- Anderson, Thornton. Brooks Adams, Constructive Conservative, Cornell University Press, 1951.
- Beisner, Robert L. "Brooks Adams and Charles Francis Adams, Jr.: Historians of Massachusetts," The New England Quarterly 35 (1), March, 1962.
- Beringause, Arthur F. Brooks Adams; a Biography, Knopf, 1955.
- Brands, H. W. "Brooks Adams: Marx for Imperialists," in The Struggle for the Soul of Foreign Policy, Cambridge University Press, 1998.
- Donovan, Timothy Paul. Henry Adams and Brooks Adams; the Education of Two American Historians, University of Oklahoma Press, 1991.
- Harris, Wilhelmina S. "The Brooks Adams I Knew," Proceedings of the Massachusetts Historical Society, Third Series, Vol. 80, 1968.
- Madison, Charles A. "Brooks Adams: Jeremian Critic of Capitalism," The Antioch Review 4 (3), Autumn, 1944.
- Mallan, John P. "Roosevelt, Brooks Adams, and Lea: The Warrior Critique of the Business Civilization," American Quarterly 8 (3), Autumn, 1956.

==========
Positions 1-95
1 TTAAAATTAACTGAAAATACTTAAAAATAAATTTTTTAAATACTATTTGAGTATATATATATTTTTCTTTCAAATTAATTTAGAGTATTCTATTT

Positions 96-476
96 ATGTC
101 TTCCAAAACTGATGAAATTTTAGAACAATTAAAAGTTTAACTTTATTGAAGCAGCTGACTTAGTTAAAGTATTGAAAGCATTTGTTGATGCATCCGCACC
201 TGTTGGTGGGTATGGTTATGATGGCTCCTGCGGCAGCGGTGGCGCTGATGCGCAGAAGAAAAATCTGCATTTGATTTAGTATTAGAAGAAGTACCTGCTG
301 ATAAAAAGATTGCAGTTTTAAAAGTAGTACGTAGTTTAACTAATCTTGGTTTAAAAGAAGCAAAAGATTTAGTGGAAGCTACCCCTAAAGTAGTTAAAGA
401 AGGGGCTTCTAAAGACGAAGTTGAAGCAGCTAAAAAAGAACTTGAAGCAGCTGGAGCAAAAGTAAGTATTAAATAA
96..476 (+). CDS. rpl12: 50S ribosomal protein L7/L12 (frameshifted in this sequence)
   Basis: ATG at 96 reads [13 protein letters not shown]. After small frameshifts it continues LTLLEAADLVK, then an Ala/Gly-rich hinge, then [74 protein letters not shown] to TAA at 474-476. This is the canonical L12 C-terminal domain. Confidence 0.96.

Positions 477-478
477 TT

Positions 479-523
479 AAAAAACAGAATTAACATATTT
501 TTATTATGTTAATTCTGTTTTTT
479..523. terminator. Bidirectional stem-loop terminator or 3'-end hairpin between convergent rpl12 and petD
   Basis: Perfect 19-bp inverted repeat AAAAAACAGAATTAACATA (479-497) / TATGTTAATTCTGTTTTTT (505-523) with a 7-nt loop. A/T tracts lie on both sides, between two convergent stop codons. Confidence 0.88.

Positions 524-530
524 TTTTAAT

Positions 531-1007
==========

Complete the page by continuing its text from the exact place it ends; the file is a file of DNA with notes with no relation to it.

- Marotta, Gary. "The Economics of American Empire: The View of Brooks Adams and Charles Arthur Conant," The American Economist 19 (2), Fall, 1975.
- Nagel, Paul C. "Brooks Adams after Half a Century," Proceedings of the Massachusetts Historical Society, Third Series, Vol. 90, 1978.
- Tonsor, Stephen. "Adams, Brooks," First Principles, June 2012.
- Whiting, John. The Economics of Human Energy in Brooks Adams, Ezra Pound, and Robert Theobald, 1971.
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|Wikiquote has a collection of quotations related to: Brooks Adams|
- Works by Brooks Adams at Project Gutenberg
- Brooks Adams The Theory of Social Revolutions 1913 Free Audio from Librivox.org.
- The Adams Memorial: Brooks Adams (1848-1927).
- Guide to Brooks Adams papers at Houghton Library, Harvard University.
- Guide to Correspondence of Brooks Adams with American novelist Henry Adams at Houghton Library, Harvard University.
- Encyclopædia Britannica: Brooks Adams
- Unitarian Universalist Historical Society: Peter Charadon Brooks Adams
- Brooks Adams (1848-1927): Biographical Essay
- Brooks Adams at Find a grave.